P-265 - Survival benefit of oral tegafur/uracil and leucovorin metronomic chemotherapy as a first line therapy for patients with recurrent or metastatic col...

Date 04 July 2015
Event WorldGI 2015
Session Posters
Topics Cytotoxic agents
Colon and Rectal Cancer
Biological therapy
Presenter A. Ramesh
Citation Annals of Oncology (2015) 26 (suppl_4): 1-100. 10.1093/annonc/mdv233
Authors A. Ramesh, S. Srinivasan, S. Suresh
  • Sri Ramachandra University and Hospital, Chennai/IN



This phase II trial was performed to evaluate the efficacy and tolerability of tegafur/uracil (UFT) and oral leucovorin (LV), Cyclophosphamide and oral etoposide patients with recurrent or metastatic colorectal cancer who had received one prior chemotherapy.


We did an open-label, single-group, at our University Hospital in India. We enrolled patients aged at least 18 years with histologically confirmed, locally advanced inoperable, or metastatic and recurrent measurable colorectal cancer with documented progression. Patients received Tablet Tegafur uracil two times per day per orally daily and Tablet leucovorin 15 mg two times per day orally daily for 4 weeks. They also received Tab Cyclophosphamide 50 mg and tablet Etoposide 50 mg orally daily for 3 weeks and 1 week gap. Next cycle due on 28 days. Treatment continued until disease progression or occurrence of unacceptable toxic effects. The primary endpoint was objective tumour response, defined by a complete response (CR) or partial response (PR) according to Response Evaluation Criteria In Solid Tumors (version 1.0) criteria. Treatment was administered on an outpatient basis every 28 days and consisted of at least two cycles and continue until disease progression.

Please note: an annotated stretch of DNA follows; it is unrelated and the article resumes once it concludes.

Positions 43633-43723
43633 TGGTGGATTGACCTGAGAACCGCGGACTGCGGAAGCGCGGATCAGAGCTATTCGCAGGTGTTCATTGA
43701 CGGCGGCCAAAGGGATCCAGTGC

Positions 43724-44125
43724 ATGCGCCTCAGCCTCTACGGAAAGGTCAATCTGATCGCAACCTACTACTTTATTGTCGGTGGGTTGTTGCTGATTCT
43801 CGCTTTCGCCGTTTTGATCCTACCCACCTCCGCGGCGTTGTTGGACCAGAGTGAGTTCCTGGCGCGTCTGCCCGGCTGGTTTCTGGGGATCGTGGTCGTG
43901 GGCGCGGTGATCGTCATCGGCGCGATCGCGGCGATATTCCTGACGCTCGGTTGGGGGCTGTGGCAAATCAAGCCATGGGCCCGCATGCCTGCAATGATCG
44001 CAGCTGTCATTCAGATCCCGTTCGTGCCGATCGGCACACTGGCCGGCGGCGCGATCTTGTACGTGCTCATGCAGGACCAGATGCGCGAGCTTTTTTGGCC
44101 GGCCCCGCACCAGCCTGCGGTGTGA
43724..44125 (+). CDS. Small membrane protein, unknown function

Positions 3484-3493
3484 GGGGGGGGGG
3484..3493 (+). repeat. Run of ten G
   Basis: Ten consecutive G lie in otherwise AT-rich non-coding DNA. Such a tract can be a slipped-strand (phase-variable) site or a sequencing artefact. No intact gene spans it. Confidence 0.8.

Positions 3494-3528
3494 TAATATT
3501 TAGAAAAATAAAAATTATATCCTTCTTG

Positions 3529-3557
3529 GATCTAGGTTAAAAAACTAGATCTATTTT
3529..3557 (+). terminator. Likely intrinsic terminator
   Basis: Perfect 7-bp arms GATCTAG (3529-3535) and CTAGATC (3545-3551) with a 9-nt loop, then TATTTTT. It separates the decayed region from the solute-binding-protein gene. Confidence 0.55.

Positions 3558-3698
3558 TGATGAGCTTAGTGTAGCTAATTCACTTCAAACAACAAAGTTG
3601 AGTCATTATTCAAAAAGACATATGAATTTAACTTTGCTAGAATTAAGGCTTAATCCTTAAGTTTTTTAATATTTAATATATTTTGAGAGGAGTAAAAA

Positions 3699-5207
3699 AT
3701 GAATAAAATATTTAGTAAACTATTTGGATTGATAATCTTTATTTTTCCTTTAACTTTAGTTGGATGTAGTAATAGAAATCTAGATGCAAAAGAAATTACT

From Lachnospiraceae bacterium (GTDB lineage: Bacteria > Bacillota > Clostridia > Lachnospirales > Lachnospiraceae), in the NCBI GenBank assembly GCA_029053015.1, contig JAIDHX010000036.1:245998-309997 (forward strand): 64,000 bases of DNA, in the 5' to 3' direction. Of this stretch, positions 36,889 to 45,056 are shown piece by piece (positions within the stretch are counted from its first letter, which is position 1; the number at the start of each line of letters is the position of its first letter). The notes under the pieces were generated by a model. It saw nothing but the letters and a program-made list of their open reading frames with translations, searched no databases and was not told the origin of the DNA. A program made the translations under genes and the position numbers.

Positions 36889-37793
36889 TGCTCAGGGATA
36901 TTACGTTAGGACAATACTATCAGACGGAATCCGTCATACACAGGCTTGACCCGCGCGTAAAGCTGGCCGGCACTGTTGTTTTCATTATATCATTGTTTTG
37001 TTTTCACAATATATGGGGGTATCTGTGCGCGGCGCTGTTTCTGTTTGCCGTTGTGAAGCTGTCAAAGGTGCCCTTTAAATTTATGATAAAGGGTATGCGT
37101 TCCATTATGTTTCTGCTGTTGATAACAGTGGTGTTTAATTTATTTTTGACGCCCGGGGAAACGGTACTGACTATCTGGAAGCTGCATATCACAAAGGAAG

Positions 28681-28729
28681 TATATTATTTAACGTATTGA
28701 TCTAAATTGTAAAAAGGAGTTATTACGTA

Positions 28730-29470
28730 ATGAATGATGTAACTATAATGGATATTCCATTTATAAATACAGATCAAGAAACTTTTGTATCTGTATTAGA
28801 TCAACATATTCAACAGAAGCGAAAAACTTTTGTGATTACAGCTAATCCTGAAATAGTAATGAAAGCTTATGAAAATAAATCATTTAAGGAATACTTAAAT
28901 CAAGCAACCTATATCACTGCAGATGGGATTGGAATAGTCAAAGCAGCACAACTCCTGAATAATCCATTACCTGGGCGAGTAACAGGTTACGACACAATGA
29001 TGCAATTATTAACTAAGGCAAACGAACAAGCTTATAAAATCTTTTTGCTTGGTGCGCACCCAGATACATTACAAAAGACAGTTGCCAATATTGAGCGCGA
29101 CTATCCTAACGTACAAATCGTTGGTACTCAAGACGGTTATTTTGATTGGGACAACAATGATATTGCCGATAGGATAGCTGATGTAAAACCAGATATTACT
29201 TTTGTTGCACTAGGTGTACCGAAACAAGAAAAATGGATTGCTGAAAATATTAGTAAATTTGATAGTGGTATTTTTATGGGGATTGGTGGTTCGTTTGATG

A total of 30 patients were enrolled in this study. The median age of the patients was 55 years (range: 29 to 75 years). The observed overall response rate was 70%. The patients who discontinued treatment had progressive disease. The estimated median overall survival time was 23.5 months. Two patients (7%) experienced toxicities with a worst grade of 3, and one patient (4%) experienced toxicities with a worst grade of 4 mainly gastrointestinal with vomiting and diarrhoea. There was 1 treatment-related death. No patients experienced grade 3 or 4 hematological adverse events.


Although the response rate to oral chemotherapy was good and longer then reported in literature, a favorable survival time was observed. Lower hematological adverse event rate of U may introduce second line therapy safely colorectal cancer patients and contribute longer survival, low cost and tolerable. This is a very attractive option in limited resource countries.

Oral low dose metronomic therapy is considered to be a promising regimen for patients with unresectable metastatic, recurrent lesion from a standpoint of clinical efficacy and safety.